Direct Long Fiber Thermoplastic Molding
Direct Long Fiber Thermoplastic Molding (D-LFT)
Long fiber thermoplastic molding is a newer technology where thermoplastic material is directly compounded with long glass fibers (rovings) and then molded in one operation. Glass fibers of 12 mm up to 50 mm in length give much higher stiffness, strength and toughness than the 3 mm fibers that are commonly used.
The advantage of D-LFT is the ability to control the length of the fiberglass being mixed into the thermoplastic pellets via an extruder. The process enables control of the compound properties, therefore the part, with high consistency.
D-LFT process is generally a cross between injection and compression molding. Typically, the compound is mixed in the barrel of the injection machine where the material is heated to 425˚F. The tool is run cold, to help cool or freeze the thermoplastic material placed in it. This is a cooling process "in the tool," rather than an exothermic reaction as with a true thermoset material like SMC. As a thermoplastic, the stiffness is good (typically 40% glass) but the material will soften and lose modulus with heat exposure.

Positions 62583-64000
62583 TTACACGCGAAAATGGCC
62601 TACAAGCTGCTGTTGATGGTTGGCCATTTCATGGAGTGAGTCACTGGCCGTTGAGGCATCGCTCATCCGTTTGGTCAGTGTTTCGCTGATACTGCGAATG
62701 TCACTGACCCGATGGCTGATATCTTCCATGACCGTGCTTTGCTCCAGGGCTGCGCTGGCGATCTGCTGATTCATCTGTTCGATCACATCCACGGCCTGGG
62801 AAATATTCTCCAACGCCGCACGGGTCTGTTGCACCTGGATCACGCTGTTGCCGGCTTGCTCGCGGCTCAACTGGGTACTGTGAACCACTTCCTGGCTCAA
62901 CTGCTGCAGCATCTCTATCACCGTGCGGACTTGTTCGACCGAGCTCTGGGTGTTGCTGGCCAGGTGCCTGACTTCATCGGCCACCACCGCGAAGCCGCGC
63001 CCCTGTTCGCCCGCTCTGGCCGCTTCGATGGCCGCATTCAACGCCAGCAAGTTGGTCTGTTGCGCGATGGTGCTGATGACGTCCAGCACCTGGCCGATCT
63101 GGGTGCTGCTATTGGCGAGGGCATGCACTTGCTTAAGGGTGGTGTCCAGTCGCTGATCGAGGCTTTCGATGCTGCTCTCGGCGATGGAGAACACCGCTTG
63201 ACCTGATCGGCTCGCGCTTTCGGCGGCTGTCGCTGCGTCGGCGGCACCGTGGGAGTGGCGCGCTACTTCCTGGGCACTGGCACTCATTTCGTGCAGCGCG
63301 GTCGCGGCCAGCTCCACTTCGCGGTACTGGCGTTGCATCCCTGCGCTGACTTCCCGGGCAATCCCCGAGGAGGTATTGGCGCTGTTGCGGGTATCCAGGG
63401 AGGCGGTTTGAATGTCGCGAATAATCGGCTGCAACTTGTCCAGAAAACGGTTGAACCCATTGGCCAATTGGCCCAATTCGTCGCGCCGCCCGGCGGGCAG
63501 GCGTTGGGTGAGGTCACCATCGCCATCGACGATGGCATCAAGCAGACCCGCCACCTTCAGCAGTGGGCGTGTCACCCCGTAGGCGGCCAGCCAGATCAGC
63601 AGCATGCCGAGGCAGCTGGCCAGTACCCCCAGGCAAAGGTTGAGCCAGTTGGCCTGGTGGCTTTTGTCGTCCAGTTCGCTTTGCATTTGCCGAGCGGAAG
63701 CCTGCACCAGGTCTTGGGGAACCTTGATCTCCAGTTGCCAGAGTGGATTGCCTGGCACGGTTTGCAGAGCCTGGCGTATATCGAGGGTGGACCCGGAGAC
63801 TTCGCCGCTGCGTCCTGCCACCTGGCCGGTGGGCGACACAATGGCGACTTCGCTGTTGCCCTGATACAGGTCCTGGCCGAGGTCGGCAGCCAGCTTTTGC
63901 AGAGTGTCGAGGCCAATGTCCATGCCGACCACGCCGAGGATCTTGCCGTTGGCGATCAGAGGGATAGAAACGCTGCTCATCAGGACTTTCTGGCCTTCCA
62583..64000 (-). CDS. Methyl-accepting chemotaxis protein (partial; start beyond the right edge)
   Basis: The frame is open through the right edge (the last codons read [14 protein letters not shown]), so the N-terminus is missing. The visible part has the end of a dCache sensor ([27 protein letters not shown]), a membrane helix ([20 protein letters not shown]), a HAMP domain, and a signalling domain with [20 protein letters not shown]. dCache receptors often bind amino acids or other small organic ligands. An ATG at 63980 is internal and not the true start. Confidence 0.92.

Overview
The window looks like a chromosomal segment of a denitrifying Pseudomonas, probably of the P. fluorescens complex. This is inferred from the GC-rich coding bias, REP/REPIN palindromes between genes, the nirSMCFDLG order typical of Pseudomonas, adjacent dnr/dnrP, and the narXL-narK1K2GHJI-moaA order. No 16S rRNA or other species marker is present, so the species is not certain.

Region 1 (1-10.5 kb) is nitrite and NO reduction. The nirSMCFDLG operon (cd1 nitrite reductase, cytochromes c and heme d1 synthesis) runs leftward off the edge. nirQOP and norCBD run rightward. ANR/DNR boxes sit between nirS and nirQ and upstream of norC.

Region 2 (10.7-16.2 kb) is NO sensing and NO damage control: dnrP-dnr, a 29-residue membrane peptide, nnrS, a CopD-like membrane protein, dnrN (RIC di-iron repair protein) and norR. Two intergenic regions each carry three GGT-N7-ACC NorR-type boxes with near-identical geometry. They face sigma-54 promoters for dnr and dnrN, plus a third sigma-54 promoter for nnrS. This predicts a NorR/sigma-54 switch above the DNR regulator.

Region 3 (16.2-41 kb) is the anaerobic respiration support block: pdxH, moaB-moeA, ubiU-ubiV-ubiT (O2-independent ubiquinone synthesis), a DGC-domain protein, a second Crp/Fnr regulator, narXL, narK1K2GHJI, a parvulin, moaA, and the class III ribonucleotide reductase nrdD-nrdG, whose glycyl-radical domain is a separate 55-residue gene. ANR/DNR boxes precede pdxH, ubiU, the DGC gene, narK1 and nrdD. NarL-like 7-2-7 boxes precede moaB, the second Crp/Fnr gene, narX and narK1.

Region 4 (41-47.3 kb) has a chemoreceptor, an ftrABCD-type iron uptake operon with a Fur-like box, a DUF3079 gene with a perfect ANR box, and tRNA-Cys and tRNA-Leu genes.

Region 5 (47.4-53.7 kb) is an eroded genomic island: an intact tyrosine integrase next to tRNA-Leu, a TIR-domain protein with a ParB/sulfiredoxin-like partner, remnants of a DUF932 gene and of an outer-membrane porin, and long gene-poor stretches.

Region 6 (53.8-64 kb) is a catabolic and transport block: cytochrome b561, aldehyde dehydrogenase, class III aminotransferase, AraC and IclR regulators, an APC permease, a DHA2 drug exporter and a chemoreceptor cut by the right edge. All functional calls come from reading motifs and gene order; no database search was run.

- Excellent mechanical properties and stiffness-to-weight ratio
- Polypropylene is most common for the thermoplastic, but others such as PET or PBT can be used to impart various properties to the part. We can help you select the most advantageous thermoplastic for your application.
- Normally this process is well-suited for 10,000 to 40,000 parts per year*
* Volume recommendations are averages and provided only as a general guideline. Actual volume efficiencies are a more complex matter requiring detailed statistics about the part to be manufactured.
|Achievements in Compression Molding||Illustrated brochure showing timeline of MFG's achievements in compression molding technologies.|
|Mass Reduction With Value-Engineered Composites||Guidance for light-weighting (mass reduction) of products using advanced composite materials.|
|Technical Design Guide for FRP Composite Products and Parts||Fiberglass (FRP) composite materials and processes are explained in detail. This design guide outlines various selection criteria with helpful technical data and comparisons to alternative materials.|
|Guide for Selecting Best FRP Composite Process||Guidelines for Selecting the Best FRP Composite Process for Your Project|
Snapshot Guide: Shapes, Uses and Considerations
Weatherable color, low weight, low cost. For tough parts that require durability and flexibility with good surfaces.